Safe rates must be for all: VTA


VTA backs industry-wide push for fixed pay rates, fearing a piecemeal approach will "root our industry"

By Brad Gardner | May 7, 2010

All parts of the trucking industry must be bound by ‘safe rates’ or "we’ll just root our industry", according to Victorian Transport Association Chief Executive Phil Lovel.

Speaking to attendees of this year’s Transport Workers Union (TWU) Federal Council in Canberra, Lovel feared the consequence if a government scheme focuses on one part of the industry.

He warned against a piecemeal approach such as only securing sustainable pay rates for owner-drivers or those in the long distance sector.

"We’ve got to make sure it is right across the board otherwise we’ll just root our industry," Lovel says.

"If we don’t do that, if you just target one sector of the transport industry we’ll wipe that sector out because companies will go back to their own fleets."

The VTA has supported the TWU’s campaign to overhaul pay rates; it was the only association to attend the union’s Safe Rates Summit last year.

But Lovel is adamant governments cannot just rely on a new remuneration system to fix the industry’s problems.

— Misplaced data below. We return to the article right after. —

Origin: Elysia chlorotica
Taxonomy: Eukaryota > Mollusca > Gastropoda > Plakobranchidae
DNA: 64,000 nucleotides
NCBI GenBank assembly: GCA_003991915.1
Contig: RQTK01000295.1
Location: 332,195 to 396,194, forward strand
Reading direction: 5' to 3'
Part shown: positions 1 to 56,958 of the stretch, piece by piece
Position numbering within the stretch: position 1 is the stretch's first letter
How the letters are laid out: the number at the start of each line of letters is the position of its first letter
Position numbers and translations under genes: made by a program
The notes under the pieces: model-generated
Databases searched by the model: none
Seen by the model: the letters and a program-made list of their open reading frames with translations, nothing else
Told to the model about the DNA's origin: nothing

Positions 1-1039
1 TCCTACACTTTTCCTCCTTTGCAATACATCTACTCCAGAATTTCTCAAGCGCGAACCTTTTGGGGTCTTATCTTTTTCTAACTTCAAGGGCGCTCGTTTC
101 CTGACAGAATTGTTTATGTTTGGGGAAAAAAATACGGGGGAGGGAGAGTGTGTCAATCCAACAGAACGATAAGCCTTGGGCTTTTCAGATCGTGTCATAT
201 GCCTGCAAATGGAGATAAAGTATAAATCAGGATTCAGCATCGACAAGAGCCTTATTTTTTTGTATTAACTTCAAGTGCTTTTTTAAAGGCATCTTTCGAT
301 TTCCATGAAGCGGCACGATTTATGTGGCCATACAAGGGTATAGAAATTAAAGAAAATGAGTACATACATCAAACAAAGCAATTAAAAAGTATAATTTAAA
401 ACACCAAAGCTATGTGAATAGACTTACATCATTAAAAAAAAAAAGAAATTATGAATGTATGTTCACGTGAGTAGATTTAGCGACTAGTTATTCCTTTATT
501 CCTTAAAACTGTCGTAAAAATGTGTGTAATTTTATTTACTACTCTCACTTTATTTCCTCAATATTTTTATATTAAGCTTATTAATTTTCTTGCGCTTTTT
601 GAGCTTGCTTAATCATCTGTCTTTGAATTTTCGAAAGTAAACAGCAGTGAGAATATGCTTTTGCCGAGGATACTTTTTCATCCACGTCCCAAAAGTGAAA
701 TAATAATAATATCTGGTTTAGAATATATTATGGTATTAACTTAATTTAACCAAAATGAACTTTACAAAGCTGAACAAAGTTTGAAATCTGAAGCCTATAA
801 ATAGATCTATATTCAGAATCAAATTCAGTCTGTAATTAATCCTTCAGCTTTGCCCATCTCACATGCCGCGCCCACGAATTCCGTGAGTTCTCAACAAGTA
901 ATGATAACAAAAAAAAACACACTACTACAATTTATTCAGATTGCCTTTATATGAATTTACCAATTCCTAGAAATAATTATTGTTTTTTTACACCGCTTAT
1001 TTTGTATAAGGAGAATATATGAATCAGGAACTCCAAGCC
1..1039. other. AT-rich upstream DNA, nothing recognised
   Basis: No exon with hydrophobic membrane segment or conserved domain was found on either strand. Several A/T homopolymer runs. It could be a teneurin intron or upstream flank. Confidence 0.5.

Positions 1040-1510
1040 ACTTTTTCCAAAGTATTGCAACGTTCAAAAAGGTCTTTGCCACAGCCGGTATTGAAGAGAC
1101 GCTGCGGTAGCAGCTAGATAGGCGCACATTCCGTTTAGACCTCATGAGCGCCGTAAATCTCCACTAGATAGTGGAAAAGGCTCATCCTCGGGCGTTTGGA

He agreed with TWU Federal Secretary Tony Sheldon a comprehensive approach is needed.

"There needs to be a multi-layered approach to safe rates. It’s about client accountability and it is about looking at training initiatives. It’s about waiting times and rest areas," Sheldon told the conference.

"We need to be engaging on all those fronts and partnering where we can. And that is what will make this industry a lot safer."

The TWU’s push for a minimum wage for truck drivers gathered momentum following the release of an independent inquiry in 2008 into whether pay rates had an effect on safety.

Professor Michael Quinlan and Lance Wright QC found a link between remuneration and safety and argued for government intervention into the marketplace.

The report also recommended ending incentive-based payments such as paying drivers by the kilometre.

A study by a team of academics in the US led by Professor Michael Belzer found the probability of a truck crash fell by 36% for every 10% increase in wages.

Industrial Relations Minister Julia Gillard last year established an advisory panel that includes industry representatives and business leaders to work towards a fixed rates scheme for the trucking industry.


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